The cost-effective access to space envisaged by ESA would open a wide range of new opportunities and markets, but is still many years ahead. There is still a lack of devices, circuits, systems which make possible to develop satellites, ground stations and related services at costs compatible with the budget of academic institutions and small and medium enterprises (SMEs). As soon as the development time and cost of small satellites will fall below a certain threshold (e.g. 100,000 to 500,000 €), appropriate business models will likely develop to ensure a cost-effective and pervasive access to space, and related infrastructures and services. These considerations spurred the activity described in this paper, which is aimed at: - proving the feasibility of low-cost satellites using COTS (Commercial Off The Shelf) devices. This is a new trend in the space industry, which is not yet fully exploited due to the belief that COTS devices are not reliable enough for this kind of applications; - developing a flight model of a flexible and reliable nano-satellite with less than 25,000€; - training students in the field of avionics space systems: the design here described is developed by a team including undergraduate students working towards their graduation work. The educational aspects include the development of specific new university courses; - developing expertise in the field of low-cost avionic systems, both internally (university staff) and externally (graduated students will bring their expertise in their future work activity); - gather and cluster expertise and resources available inside the university around a common high-tech project; - creating a working group composed of both University and SMEs devoted to the application of commercially available technology to space environment. The first step in this direction was the development of a small low cost nano-satellite, started in the year 2004: the name of this project was PiCPoT (Piccolo Cubo del Politecnico di Torino, Small Cube of Politecnico di Torino). The project was carried out by some departments of the Politecnico, in particular Electronics and Aerospace. The main goal of the project was to evaluate the feasibility of using COTS components in a space project in order to greatly reduce costs; the design exploited internal subsystems modularity to allow reuse and further cost reduction for future missions. Starting from the PiCPoT experience, in 2006 we began a new project called ARaMiS (Speretta et al., 2007) which is the Italian acronym for Modular Architecture for Satellites. This work describes how the architecture of the ARaMiS satellite has been obtained from the lesson learned from our former experience. Moreover we describe satellite operations, giving some details of the major subsystems. This work is composed of two parts. The first one describes the design methodology, solutions and techniques that we used to develop the PiCPoT satellite; it gives an overview of its operations, with some details of the major subsystems. Details on the specifications can also be found in (Del Corso et al., 2007; Passerone et al, 2008). The second part, indeed exploits the experience achieved during the PiCPoT development and describes a proposal for a low-cost modular architecture for satellites.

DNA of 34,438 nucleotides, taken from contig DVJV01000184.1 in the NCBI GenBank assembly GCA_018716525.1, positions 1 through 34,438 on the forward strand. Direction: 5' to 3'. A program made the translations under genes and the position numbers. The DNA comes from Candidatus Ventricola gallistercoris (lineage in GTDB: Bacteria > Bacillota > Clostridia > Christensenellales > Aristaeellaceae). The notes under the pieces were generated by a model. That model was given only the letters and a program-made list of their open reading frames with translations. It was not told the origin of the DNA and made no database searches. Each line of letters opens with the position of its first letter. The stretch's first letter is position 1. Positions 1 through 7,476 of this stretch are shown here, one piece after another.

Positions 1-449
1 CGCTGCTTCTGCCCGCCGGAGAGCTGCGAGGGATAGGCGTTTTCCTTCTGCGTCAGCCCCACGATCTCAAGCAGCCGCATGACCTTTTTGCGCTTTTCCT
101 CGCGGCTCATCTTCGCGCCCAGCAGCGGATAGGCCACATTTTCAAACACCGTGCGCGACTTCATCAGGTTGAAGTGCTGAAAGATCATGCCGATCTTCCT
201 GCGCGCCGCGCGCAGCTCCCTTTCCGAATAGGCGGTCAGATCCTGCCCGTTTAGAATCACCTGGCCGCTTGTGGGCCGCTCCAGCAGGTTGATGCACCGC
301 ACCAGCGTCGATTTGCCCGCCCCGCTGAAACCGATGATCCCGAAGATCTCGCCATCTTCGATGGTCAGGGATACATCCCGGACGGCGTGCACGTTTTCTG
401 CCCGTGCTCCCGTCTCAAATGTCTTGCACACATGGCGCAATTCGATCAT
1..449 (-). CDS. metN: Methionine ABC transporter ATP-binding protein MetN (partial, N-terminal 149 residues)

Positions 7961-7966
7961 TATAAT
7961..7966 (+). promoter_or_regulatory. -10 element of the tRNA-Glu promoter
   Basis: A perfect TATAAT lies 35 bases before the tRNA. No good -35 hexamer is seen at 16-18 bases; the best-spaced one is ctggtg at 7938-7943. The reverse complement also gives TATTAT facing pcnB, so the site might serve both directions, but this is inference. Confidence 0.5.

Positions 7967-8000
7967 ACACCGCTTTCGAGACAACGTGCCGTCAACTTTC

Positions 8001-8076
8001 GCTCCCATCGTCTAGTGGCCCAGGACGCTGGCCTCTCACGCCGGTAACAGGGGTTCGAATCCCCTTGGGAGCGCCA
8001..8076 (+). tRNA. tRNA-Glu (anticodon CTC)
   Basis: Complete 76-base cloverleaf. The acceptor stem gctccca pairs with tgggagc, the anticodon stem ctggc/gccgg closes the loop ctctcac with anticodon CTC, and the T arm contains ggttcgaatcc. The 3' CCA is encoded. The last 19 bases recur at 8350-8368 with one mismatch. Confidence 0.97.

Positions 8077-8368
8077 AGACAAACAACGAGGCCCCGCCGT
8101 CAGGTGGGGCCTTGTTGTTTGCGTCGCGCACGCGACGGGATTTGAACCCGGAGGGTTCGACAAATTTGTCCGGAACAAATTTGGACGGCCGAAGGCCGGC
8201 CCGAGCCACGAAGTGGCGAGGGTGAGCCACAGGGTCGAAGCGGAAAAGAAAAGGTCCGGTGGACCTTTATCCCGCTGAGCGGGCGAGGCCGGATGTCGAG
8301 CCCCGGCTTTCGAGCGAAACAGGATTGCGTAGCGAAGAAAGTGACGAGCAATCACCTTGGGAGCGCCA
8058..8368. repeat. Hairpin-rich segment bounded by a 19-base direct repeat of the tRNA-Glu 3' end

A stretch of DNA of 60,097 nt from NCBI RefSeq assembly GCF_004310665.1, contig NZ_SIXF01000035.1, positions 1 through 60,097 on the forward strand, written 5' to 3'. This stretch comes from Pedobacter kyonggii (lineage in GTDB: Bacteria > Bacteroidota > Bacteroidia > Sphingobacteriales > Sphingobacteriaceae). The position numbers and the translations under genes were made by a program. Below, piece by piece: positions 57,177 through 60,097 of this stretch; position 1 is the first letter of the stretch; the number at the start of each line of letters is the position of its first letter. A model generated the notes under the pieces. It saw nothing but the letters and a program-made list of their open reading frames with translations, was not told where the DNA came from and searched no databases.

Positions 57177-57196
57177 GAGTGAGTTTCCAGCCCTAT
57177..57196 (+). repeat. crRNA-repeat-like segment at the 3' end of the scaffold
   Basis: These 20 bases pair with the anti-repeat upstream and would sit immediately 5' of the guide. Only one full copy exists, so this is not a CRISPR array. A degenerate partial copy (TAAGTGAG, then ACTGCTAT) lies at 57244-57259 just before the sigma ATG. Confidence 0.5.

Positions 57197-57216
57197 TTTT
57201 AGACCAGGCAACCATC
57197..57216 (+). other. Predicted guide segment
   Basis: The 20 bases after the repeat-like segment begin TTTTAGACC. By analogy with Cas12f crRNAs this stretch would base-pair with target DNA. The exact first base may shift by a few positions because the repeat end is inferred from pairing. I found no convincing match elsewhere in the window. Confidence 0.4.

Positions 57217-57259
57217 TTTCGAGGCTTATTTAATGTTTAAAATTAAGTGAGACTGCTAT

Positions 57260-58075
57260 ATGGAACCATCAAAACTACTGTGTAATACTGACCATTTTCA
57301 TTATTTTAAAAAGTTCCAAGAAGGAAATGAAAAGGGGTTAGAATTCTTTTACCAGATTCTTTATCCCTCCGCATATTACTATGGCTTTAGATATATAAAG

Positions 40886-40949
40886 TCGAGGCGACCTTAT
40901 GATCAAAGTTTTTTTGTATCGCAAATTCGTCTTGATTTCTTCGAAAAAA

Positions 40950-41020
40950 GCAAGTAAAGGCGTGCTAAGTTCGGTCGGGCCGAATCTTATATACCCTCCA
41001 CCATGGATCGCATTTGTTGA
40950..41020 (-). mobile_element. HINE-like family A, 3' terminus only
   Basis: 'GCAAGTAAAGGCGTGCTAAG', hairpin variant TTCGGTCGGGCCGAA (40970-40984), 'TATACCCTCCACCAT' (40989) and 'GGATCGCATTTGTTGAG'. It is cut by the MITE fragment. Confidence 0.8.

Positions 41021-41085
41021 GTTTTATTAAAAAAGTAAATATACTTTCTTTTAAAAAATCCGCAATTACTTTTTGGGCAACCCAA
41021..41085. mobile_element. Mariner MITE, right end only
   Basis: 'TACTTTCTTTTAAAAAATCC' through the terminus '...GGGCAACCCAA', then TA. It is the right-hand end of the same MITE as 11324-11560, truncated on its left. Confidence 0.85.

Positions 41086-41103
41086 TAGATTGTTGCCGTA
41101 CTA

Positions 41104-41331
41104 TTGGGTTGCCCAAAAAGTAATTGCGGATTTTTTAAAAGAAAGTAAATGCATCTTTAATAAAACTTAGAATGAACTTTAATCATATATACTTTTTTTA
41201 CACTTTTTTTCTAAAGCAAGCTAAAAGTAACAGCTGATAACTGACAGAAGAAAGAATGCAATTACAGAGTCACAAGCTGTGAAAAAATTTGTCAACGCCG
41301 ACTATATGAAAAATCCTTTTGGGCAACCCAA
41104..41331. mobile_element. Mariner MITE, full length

Design Solutions For Modular Satellite Architectures / Reyneri, Leonardo; Sansoe', Claudio; Passerone, Claudio; Speretta, Stefano; Tranchero, Maurizio; Borri, Marco; DEL CORSO, Dante - In: Aerospace Technologies Advancements / Thawar T. Arif. - STAMPA. - Rijeka : InTech, 2010. - ISBN 9789537619961. - pp. 165-188 [10.5772/6933]

Design Solutions For Modular Satellite Architectures